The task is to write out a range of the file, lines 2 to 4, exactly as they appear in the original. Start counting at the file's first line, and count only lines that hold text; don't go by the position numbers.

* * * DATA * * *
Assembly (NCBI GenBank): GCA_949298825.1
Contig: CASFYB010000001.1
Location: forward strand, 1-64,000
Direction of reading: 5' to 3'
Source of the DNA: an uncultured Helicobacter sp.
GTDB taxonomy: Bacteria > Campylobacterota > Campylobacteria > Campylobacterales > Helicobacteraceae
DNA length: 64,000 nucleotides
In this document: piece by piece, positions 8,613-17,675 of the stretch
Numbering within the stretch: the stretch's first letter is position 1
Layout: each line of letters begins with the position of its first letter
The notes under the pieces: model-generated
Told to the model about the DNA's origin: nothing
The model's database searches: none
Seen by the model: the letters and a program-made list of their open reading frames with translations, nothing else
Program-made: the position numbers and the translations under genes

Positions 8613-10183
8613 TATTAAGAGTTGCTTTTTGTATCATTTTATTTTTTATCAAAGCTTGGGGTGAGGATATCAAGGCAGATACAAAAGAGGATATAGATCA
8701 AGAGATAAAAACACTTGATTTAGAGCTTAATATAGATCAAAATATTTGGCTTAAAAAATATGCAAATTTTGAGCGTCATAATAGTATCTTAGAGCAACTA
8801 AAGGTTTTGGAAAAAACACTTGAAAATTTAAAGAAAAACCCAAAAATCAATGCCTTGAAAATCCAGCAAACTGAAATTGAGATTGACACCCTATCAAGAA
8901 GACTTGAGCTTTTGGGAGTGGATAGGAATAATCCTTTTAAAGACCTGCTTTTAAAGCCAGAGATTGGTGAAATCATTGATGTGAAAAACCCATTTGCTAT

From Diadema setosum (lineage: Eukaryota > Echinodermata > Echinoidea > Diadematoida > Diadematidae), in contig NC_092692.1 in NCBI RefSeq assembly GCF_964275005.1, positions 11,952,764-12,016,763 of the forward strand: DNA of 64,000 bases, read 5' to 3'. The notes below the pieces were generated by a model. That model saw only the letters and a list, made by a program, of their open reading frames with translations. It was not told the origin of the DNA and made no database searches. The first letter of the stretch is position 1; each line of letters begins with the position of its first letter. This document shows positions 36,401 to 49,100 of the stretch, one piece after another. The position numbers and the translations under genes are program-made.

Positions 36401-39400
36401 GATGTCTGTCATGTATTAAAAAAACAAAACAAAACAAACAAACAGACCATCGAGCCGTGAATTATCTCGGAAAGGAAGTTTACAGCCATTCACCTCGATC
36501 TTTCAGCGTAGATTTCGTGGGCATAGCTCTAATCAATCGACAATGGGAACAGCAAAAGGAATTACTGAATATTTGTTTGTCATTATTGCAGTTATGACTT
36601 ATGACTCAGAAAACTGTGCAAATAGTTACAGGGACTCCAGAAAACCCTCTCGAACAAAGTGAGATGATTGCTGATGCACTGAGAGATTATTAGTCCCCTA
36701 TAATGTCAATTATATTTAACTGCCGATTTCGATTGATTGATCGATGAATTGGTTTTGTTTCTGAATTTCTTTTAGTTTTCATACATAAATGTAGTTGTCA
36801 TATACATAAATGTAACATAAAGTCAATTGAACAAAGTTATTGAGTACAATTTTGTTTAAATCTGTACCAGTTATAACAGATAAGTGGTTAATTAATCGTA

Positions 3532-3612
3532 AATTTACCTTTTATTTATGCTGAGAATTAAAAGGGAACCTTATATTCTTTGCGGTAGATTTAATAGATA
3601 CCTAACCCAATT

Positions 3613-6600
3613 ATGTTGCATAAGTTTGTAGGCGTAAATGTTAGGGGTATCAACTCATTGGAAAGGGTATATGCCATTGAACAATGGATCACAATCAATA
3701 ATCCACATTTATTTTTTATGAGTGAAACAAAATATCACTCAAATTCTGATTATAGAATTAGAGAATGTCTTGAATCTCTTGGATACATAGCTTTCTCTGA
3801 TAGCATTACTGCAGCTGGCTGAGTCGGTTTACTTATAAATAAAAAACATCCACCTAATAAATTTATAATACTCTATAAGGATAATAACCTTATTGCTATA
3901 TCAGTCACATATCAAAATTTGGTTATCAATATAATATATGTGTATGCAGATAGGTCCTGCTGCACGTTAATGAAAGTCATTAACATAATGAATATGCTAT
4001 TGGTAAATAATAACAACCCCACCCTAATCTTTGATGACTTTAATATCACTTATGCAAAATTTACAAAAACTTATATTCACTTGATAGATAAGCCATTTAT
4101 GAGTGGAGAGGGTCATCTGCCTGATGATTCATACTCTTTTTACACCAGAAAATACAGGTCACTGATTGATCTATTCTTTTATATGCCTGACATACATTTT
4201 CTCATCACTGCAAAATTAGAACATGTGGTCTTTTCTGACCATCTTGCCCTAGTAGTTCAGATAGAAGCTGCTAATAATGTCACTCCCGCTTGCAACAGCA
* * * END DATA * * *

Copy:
Contig: CASFYB010000001.1
Location: forward strand, 1-64,000
Direction of reading: 5' to 3'